A second issue is whether the DNA evidence will be accepted by the Cambodian investigating judge or by the court if the case goes to trial. For Cambodia these are uncharted waters.

Which ever way it goes, Van Den Bogaert’s future is uncertain. All Things Crime Blog has confirmed that, despite his Facebook announcement that he intended to leave Kampot for Ecuador, in April, with a partner, Van Den Bogaert had contracted to lease a new riverside property south of the town to develop a new guesthouse.

For now, his future is a river of uncertainty.

Click here to see earlier reports on this case:

Kampot Murder: The Incredible Shrinking Red-Haired Woman

Dispatch From Cambodia: Murder In A Sleepy Town

The Kampot Murder: The Chilling Price of Innocence

The Kampot Murder: The Mystery of the Red-Headed Woman

Cambodia Murder Investigation: Update From Kampot

More stories from Bob Couttie

Click here to see other posts from John Paolucci:

New York City Housing Police: A Bygone Era Worth Talking About

Forensics Dispatch From New York City: Searching A House Of Horrors



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9 Responses to Kampot Murder Investigation: The DNA Issue

  1. Bob Couttie says:

    A Belgian newspaper has reported that there is no DNA match. This may mean that the culprit left DNA but that it did not match Van Den Bogaert; that there was no culprit’s DNA on the body; that the DNA was inconclusive.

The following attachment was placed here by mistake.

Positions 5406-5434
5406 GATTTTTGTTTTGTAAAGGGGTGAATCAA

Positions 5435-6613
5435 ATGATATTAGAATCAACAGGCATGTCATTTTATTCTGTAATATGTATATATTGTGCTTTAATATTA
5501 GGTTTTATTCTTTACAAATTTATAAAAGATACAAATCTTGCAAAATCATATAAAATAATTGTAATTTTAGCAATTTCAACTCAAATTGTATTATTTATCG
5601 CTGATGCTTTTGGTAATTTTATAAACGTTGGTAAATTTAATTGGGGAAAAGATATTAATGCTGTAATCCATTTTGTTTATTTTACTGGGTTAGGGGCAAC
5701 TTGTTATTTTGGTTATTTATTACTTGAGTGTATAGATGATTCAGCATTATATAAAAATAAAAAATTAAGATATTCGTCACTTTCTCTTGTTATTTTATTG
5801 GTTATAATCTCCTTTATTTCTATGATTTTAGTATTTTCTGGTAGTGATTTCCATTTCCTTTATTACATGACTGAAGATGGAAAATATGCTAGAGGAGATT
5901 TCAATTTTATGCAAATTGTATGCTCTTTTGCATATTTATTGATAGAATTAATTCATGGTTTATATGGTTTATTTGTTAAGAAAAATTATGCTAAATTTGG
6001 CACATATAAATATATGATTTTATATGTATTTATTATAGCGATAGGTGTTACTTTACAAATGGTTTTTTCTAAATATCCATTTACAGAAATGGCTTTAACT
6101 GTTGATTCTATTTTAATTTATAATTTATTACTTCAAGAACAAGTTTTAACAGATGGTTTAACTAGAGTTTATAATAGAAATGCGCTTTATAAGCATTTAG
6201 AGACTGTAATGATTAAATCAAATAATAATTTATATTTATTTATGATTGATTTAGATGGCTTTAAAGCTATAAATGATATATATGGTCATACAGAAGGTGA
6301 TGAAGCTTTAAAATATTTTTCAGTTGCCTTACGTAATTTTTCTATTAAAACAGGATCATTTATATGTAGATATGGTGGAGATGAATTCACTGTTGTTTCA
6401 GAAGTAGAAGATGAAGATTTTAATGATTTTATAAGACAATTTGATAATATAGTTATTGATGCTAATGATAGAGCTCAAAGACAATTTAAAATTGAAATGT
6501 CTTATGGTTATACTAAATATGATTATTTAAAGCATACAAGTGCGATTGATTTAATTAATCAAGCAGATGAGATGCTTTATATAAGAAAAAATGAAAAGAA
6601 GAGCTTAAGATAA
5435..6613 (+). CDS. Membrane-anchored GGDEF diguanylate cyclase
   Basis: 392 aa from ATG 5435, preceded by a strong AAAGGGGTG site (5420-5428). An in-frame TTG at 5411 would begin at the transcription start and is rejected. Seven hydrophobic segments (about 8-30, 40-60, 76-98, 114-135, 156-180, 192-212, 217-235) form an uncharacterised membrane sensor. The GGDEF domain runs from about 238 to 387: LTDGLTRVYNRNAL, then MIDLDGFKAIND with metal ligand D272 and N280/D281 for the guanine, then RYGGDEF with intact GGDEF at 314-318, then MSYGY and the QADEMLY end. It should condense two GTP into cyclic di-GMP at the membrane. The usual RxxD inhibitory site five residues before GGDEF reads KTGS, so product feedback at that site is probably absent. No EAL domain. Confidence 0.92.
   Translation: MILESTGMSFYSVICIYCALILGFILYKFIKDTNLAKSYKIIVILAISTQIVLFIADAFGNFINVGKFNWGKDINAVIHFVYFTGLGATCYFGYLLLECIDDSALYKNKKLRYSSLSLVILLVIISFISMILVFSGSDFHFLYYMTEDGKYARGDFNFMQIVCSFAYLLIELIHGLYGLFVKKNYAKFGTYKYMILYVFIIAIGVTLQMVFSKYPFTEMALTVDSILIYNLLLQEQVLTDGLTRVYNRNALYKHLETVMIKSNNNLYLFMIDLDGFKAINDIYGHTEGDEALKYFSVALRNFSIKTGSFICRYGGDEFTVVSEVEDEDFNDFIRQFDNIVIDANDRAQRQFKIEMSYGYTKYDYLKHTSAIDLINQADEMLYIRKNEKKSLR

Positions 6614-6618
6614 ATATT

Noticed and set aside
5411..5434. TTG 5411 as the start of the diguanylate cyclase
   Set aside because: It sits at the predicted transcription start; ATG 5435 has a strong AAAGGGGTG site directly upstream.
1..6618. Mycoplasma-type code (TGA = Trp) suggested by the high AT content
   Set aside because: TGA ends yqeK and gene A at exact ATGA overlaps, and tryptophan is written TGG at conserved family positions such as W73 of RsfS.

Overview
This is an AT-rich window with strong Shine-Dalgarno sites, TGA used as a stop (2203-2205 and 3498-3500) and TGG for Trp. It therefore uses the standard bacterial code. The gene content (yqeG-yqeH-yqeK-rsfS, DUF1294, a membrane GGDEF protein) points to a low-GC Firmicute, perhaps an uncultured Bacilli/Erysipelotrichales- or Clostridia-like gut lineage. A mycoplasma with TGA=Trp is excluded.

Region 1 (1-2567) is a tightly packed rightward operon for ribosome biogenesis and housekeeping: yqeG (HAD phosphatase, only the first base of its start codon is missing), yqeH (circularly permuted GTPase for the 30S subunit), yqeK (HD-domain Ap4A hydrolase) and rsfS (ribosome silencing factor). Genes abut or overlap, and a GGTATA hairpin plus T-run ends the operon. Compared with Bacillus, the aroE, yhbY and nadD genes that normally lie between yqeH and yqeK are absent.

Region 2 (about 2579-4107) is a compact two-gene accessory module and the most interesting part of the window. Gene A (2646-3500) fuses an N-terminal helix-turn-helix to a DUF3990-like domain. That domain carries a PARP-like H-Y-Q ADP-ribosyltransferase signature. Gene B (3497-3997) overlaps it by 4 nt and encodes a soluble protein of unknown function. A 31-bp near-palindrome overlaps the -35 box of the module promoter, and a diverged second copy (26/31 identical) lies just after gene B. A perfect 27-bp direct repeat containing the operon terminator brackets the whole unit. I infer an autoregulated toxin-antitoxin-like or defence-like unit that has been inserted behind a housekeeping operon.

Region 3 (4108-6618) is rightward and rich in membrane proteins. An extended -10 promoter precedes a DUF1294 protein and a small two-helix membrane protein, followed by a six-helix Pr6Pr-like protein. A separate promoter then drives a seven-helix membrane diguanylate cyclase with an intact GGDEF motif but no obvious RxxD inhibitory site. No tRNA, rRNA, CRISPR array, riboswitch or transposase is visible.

We are seeking to confirm the situation.

  2. dotty says:

    It sounds as if there WAS dna found on the victims body, but it did NOT match oliviers… the last paragraph from a just published article (“Gazet von Antwerpen”), google translate:

    >>More importantly, there is no match between DNA traces on the body of the Frenchwoman found and the DNA of the Fleming. Meanwhile Olivier Van Den Bogaert staying in appalling conditions in the prison of Kampot and must pay for everything and what still. “The Belgian government is doing what they can,” said his brother Ian.<>Nog belangrijker is dat er geen match is tussen DNA-sporen die op het lichaam van de Française zijn gevonden en het DNA van de Vlaming. Olivier Van Den Bogaert verblijft intussen in erbarmelijke omstandigheden in de gevangenis van Kampot en moet voor alles en nog wat betalen. “De Belgische overheid doet wat ze kan”, zegt zijn broer Ian.”<<

    • Bob Couttie says:

      The family has confirmed to me that the DNA evidence does not match Van Den Bogaert, also the owner of the bicycle cannot make a firm identification. The defence will now try and get him freed on those two bases.

      • Andrew Brenton says:

        Hey Bob,ollys case just came to me , Olly is a very good and trusted friend as I started the Frangipani restaurant on the river at Kampot and we became good friends,please let me know of his status as Olly and I know of the evil in Kampot, yours sincerely Andrew

        • Bob Couttie says:

          Hi, Andrew, I know of Frangipani, although I haven’t yet tried it. I’ll keep the info updated as best as I can.

  3. Michael Sellers says:

    Someone is trying to comment using a false email address. If you wish to comment you must use a genuine email address.

  4. Bob Couttie says:

    We can confirm that those who have read the French report say that there is no evidence of rape.

  5. Paul Booth says:

    Bob, is there an update on this unpleasant murder in a quiet Cambodian town. A what is the ‘evil’ Andrew Brenton refers to.

    • Bob Couttie says:

      No more has been heard since a application for bail was made some weeks ago. I am seeking an update but have heard nothing more. Andrew’s statement is too vague to know what he might be referring to and I’d rather not speculate.